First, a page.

Criminal Defense News

Execution: Testing the Untested on Humans

By: Julie Manakas, Law Clerk at the Law Offices of Stephen G. Cline**

What constitutes a cruel and unusual punishment? The question can sometimes be ambiguous and for some the answer depends on the crime that was committed. When Dennis McGuire was put to death by execution on January 16, the manner and result of the lethal injection was nothing short of cruel. The state of Ohio used a never before tested combination of lethal drugs that ultimately put Dennis to death. It took twenty-five minutes from when the lethal drugs were injected into his veins for his heart to stop beating. During those minuets, Dennis was making snorting and choking sounds while loudly gasping for air with his fist clenched tightly.

One might say that Dennis got what he deserved. Dennis was convicted of raping and killing a pregnant woman in 1989. But if our society is and rightfully believes that killing is wrong, why are we using death as a form of punishment?

Many of the drugs that are used for execution like pentobarbital are drugs that are used to treat critically ill patients in hospitals. Most of these drugs come from other countries, countries who believe that the death penalty is inhumane. It should be a wake up call to know that a lot of these countries have begun to boycott the selling of this drug to the United States only because we continue to use the drugs to perform executions. What is the effect of this? Well, all those critically ill patients are not receiving the treatment they need, and new drugs are being used for lethal injection.

The state of Ohio had recently run out of pentobarbital, and so they had to create a new lethal concoction. Dennis’ execution was the first execution to use the lethal combination of midazolam and hydromorphone. Dennis was essentially the lab rat that tested this combination of two drugs. What resulted was a long agonizing death that was likely painful for Dennis and equally emotionally damaging for his family. In regards to Dennis’ possible suffering, United States District Judge Gregory Frost has said, “It is worth noting at the outset that the Constitution does not demand a pain-free execution. What the Constitution does demand is avoidance of a demonstrated or substantial risk of severe pain.”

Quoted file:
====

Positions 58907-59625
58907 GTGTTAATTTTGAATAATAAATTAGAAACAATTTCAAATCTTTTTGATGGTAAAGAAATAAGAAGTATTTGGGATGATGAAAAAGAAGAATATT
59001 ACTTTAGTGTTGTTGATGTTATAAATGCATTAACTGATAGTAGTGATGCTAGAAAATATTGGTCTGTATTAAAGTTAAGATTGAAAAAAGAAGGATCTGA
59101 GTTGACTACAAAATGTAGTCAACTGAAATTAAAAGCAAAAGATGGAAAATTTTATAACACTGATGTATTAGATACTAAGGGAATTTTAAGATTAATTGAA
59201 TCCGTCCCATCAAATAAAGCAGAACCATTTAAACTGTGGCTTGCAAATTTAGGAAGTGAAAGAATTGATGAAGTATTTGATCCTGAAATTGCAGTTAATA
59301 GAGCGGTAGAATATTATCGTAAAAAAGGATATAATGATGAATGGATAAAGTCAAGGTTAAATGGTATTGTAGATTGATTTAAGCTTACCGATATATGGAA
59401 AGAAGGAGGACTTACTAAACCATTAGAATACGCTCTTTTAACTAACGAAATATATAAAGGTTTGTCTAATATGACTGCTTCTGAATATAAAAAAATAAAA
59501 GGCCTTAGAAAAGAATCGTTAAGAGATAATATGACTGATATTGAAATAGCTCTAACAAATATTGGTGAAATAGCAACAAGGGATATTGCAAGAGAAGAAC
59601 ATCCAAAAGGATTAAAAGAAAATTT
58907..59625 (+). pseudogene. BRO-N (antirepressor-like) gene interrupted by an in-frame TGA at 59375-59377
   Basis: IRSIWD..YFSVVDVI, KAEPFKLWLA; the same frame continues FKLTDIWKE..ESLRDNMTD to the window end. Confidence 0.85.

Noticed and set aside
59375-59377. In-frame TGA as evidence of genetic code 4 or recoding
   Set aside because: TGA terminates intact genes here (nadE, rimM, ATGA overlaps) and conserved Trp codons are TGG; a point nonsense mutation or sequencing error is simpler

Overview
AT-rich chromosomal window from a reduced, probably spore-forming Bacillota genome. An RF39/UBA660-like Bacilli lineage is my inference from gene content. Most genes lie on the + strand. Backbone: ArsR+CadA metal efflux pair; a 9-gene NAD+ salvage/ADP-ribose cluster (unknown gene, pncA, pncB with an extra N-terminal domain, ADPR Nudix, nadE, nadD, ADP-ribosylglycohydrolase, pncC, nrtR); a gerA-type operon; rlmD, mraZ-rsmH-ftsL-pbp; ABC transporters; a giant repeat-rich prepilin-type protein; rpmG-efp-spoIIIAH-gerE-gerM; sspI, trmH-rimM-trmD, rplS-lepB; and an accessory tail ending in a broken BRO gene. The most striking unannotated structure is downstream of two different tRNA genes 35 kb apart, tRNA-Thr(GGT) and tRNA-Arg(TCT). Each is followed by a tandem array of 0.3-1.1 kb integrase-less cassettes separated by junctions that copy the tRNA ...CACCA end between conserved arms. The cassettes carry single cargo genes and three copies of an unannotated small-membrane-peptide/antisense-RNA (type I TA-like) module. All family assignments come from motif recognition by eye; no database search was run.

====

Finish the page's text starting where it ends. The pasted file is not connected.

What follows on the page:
With new lethal concoctions in the making and no way to properly test them, how can we assure the avoidance of substantial severe pain?  We can’t, because we simply don’t know what will happen. What is essentially using human beings as test rats has and will likely result in the psychological torture to the family and possible physical torture during the execution.  Lethal Injection, something many other countries have abolished, we continue to use with almost total apathy toward the realization that we are flirting along the lines of cruel and unusual punishment in our manner of execution.

Attorney Stephen G. Cline has been practicing San Diego criminal defense for 20 years.  His reputation and experience will be the key to the aggressive defense of your San Diego criminal case.  Mr. Cline is one of only a few San Diego Criminal Defense lawyers qualified to handle death penalty cases.  Call today at (619) 235-5638 to review your specific case!

**This post has been submitted by a guest author interning with the Law Offices of Stephen G. Cline.  Mr. Cline believes in giving back to the industry and sharing his knowledge and experience by mentoring third year law students through clinical internships with California Western School of Law.  While the opinions expressed are that of the author, Mr. Cline has reviewed and approved this post.

Stephen G. Cline

Stephen G. Cline

Stephen grew up in Sacramento and pursued a degree from California State University at Sacramento. After graduation he worked in a group home caring for violent, suicidal and/or abused children. Though that and other personal experiences, Stephen brings unparalleled service to potentiality catastrophic situations. Learn more about Stephen and connect with him today!
Stephen G. Cline